Haman’s plot against the Jews, concocted in hate and malice but exposed through courage and faith, had called for the legal genocide of the Jews at the hand of all those who hated them, wherever they lived throughout the one-hundred twenty-seven provinces of the Persian Empire. So, while the king had executed Haman and authorized the Jews to defend themselves, they still had to fight. As the calendar turned to the thirteenth day of the month, the Jews, helped immensely by the prominence of Mordecai in the Persian government, turned the tables on their adversaries and won a great victory by offering a successful defense and killing their enemies—not only in Shushan but throughout the empire. By the consent of the king, the Jews in Shushan received an extension of a day to complete the necessary defense (Est. 9:1-16). Throughout the provinces, the Jews celebrated on the fourteenth by holding a feast, joined the next day by their brethren in Shushan (Est. 9:17-21). Thus, on the basis of this historic occasion, Mordecai sent letters to establish these two days as a holiday (Est. 9:20-21), “as the days on which the Jews had rest from their enemies, as the month which was turned from sorrow to joy for them, and from mourning to a holiday; that they should make them days of feasting and joy, of sending presents to one another and gifts to the poor. So the Jews accepted the custom which they had begun, as Mordecai had written to them” (Est. 9:22-23).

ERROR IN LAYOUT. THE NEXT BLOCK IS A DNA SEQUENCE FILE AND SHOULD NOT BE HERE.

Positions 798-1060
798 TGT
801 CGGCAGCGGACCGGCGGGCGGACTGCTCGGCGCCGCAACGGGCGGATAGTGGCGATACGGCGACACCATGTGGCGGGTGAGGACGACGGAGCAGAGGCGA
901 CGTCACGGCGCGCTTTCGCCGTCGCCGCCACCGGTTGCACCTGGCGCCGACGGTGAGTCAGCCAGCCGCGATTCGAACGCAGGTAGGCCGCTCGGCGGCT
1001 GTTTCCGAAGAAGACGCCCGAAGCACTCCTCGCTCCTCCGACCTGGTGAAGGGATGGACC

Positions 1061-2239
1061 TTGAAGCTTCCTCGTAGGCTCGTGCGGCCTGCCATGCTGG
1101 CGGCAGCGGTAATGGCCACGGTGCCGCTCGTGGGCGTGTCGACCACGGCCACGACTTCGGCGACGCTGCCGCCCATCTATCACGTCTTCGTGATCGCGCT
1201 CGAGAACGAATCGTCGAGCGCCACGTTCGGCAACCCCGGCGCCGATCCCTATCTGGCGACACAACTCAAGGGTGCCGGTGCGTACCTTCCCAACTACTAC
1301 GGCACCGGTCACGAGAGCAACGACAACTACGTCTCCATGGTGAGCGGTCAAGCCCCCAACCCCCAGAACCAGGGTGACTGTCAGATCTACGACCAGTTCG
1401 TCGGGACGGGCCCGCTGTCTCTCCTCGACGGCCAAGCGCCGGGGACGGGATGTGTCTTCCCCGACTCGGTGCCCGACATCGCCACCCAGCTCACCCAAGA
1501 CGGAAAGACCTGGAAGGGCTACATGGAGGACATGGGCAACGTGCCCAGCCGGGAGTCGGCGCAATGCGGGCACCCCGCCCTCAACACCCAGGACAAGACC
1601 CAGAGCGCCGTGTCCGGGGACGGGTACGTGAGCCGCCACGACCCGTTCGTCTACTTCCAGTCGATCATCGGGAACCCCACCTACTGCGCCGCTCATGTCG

We can only imagine the relief of the people. To celebrate deliverance from annihilation must certainly have been a natural outburst from the stress they had experienced throughout the year as the day approached. However, it is interesting that they chose to name this feast “Purim” (Est. 9:26-28) after the casting of lots by Haman and his fellow conspirators that began their trouble rather than after Esther, Mordecai, the later decree or something else that figured more into their deliverance (Est. 9:29-32). Their decision reveals a level of reflection often lacking in our own day. They determined to remember the danger they were in as much as the deliverance they enjoyed. This matters because only by a regular consideration of their peril would they appreciate the significance of their deliverance.
So many people in the religious world have turned everything they do into a celebration without meaning. At weddings people celebrate the occasion without considering the seriousness of the covenant entered. At funerals people want to celebrate the person’s life but not think about the origin of death and its meaning. Even in worship people seem intent on having a mindless celebration without the burden of any serious spiritual reflection. If we fail to think deeply about our previous sinful situation and its consequence, we will also fail to appreciate the depth of the deliverance made possible through Jesus’ blood. Moreover, if we do not consider the death of Christ and the purchase price of Jesus’ offered blood, what exactly do we have to celebrate?